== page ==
Three years ago, I finally got off the couch and I haven’t been back on since. That’s not to say I haven’t had a few stumbles and momentary lapses, but for the most part I’ve managed to stick to a good running routine. Before this, I tried several exercise programs, and all failed miserably in a matter of weeks. A question I’m frequently asked is how I did it – my usual response is “Just START and STAY CONSISTENT!” But in today’s post I look at HOW you can do it especially if you’ve been on this bumpy road for a while or if you’ve fallen off the wagon a few times.
This Is What Worked For Me
1/ Find Your Why: For the first half of my thirties, I vowed to get fit but it was always something I said with no real intention of following through. And looking back, I think this was because I never really had a real connection with this supposed desire to get fit or my “why” for doing it. But something changed when I turned 36. I’d reached a point where I was feeling overwhelmed, really unhappy with my lack of fitness and energy, and as a working mum of two, I was tired of not having enough time for myself. So I dusted off my old treadmill and soon found the power of running. Running gave me balance and time to reflect. It gave me such joy and a connection to myself that I had lost. Some run to lose weight or get fitter, some to compete and get faster, and others to get through loss such as divorce or bereavement. In the last 3 years my why has transformed. Yours probably will too. But whatever your why is, it must always be there because when you start slipping, it’s the first thing you have to go back to.
2/ Sign Up For a Race: There are so many people I speak to who are terrified to sign up for a race! But I’ve put this here because for me it’s never enough to set a goal to run X many times a week or X km a month. There’s nothing wrong with that of course, BUT I find I cheat too often. There are no big repercussions for not sticking to these self-made rules. I need a crazy EXTERNAL goal to get me off the couch. Something that is so big it forces me to train even in my more rebellious moments. And I find races are just that. When a race is looming, there is no escape! You are forced to get some training done. After 3 years, this is still my secret formula.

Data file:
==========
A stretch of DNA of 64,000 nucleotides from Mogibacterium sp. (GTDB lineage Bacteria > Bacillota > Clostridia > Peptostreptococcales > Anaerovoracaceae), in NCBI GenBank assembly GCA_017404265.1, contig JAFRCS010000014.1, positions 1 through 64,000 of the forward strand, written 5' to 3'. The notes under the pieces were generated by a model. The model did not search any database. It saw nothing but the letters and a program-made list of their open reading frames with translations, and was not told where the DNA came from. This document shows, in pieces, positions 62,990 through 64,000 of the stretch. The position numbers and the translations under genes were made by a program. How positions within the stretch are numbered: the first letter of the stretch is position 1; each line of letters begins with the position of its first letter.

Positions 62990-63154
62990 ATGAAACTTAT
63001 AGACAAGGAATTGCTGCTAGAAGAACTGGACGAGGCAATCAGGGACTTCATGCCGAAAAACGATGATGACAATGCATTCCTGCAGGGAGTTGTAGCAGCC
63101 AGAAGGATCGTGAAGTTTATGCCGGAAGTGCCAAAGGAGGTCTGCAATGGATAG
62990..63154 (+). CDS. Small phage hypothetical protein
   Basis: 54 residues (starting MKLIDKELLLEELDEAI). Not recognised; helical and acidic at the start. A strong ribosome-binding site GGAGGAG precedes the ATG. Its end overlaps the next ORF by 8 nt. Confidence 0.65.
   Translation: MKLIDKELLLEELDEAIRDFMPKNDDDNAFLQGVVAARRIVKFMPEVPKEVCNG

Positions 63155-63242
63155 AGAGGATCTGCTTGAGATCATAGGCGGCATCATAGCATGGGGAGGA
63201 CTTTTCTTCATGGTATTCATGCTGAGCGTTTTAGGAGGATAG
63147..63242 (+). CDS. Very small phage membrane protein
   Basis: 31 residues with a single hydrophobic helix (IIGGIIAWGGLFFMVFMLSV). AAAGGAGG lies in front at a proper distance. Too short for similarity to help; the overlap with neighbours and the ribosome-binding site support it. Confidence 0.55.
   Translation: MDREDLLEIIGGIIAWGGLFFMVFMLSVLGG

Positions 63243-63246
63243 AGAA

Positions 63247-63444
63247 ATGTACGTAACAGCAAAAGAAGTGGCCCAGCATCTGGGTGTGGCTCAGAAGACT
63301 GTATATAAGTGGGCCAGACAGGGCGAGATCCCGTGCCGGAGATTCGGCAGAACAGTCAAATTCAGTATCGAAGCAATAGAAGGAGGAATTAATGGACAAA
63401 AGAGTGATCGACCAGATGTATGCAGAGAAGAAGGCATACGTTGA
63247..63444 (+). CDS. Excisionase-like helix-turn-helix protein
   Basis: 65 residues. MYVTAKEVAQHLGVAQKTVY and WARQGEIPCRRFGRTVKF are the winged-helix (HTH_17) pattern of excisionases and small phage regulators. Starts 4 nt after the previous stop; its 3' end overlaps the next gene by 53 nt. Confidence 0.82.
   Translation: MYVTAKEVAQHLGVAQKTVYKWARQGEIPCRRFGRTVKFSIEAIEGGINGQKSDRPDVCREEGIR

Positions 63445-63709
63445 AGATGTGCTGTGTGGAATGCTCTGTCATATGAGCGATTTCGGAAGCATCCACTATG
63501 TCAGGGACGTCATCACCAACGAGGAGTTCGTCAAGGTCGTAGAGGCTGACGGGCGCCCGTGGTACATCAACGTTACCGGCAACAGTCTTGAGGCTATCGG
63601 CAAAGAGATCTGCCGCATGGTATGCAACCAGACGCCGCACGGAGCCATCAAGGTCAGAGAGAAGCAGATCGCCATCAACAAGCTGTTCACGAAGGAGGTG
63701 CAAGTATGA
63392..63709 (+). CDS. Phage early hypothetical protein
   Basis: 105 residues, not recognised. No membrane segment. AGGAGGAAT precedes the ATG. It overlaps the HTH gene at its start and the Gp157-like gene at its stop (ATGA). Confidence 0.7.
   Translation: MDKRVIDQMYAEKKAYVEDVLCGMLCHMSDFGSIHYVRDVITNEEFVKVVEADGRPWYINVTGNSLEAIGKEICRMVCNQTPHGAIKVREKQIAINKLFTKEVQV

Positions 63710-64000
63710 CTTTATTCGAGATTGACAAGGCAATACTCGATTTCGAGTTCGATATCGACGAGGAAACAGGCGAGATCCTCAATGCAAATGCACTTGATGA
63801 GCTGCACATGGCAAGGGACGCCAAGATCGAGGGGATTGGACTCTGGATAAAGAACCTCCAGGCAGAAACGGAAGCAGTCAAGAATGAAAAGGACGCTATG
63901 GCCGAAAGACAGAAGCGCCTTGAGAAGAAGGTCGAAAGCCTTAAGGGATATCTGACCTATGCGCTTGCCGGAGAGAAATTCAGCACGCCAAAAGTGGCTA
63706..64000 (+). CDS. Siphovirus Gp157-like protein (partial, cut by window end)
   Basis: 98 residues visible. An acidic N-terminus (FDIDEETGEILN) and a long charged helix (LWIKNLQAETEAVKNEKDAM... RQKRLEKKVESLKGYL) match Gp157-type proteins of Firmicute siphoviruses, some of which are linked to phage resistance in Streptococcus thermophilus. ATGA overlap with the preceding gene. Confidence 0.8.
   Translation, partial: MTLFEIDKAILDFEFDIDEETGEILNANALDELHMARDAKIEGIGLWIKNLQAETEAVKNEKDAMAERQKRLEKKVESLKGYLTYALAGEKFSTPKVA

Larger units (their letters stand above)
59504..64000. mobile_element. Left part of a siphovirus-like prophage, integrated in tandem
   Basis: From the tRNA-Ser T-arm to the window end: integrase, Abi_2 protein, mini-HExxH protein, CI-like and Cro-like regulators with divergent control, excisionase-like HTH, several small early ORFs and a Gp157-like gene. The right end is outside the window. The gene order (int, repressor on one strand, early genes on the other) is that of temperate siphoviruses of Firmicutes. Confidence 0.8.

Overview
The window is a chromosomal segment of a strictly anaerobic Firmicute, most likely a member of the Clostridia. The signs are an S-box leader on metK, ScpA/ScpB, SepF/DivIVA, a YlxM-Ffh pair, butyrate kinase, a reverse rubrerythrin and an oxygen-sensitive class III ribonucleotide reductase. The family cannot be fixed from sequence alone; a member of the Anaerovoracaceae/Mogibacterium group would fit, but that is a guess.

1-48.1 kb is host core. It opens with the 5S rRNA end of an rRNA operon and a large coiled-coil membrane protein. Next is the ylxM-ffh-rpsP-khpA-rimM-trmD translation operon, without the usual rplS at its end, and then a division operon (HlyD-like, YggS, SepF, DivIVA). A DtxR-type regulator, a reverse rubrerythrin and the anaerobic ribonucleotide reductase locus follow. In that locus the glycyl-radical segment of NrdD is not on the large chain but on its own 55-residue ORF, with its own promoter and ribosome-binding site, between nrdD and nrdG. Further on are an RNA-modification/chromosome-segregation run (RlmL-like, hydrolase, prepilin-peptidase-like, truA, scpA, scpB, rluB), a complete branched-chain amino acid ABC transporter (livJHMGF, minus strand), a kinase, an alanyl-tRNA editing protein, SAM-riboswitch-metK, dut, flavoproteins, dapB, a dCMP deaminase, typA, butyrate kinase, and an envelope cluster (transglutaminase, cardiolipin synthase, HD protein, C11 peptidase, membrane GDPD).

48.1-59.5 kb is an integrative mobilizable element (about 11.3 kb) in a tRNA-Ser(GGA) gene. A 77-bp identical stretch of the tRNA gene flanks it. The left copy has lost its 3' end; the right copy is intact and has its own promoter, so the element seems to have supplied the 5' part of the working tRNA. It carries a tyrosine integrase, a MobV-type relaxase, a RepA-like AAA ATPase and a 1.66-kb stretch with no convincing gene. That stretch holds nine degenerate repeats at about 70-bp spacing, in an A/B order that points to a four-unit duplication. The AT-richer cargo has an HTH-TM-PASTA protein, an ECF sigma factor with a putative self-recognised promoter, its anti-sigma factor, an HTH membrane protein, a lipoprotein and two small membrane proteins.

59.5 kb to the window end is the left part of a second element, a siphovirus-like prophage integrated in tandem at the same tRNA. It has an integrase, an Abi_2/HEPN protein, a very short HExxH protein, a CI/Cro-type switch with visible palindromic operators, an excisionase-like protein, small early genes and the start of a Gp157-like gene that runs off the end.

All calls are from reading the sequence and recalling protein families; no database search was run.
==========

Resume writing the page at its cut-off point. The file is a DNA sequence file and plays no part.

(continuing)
3/ Use A Simple Training Plan: One mistake I made over and over again was being overly ambitious in my training, ultimately sabotaging myself. I would go from zero exercise to “I’m going to run every morning of the week, gym every evening and throw in skipping at lunch time”. Of course after the first week, I would be exhausted, declare exercise was for fools, and quit! So start out simple. Even if it seems too simple, something like 20 minutes of walking, 3 times a week. If you move onto running, walk-run intervals are fantastic. I use a coach on and off throughout the year, but if that’s not an option for you, there are many resources online and running magazines are great. But when assessing any plan, ask yourself: Is it realistic? Is there a slow, steady progression? Will it keep me at it for the long haul?
4/ Record Everything: There is nothing more satisfying than recording your progress. Initially, it acts as an accountability tool but with time, it also transitions into a progress tool. You get to see where you started and how far you’ve come and it’s really fun to look back on. Every time I’m faced with a new goal that seems too big, I remember that at the start, running a 5K seemed impossible until I did it. A sports watch is really useful as it gives you accurate distances and times, and even personal bests. But you don’t need a watch. There are so many apps on phones these days and if you don’t have that, a simple pen and paper work just as well!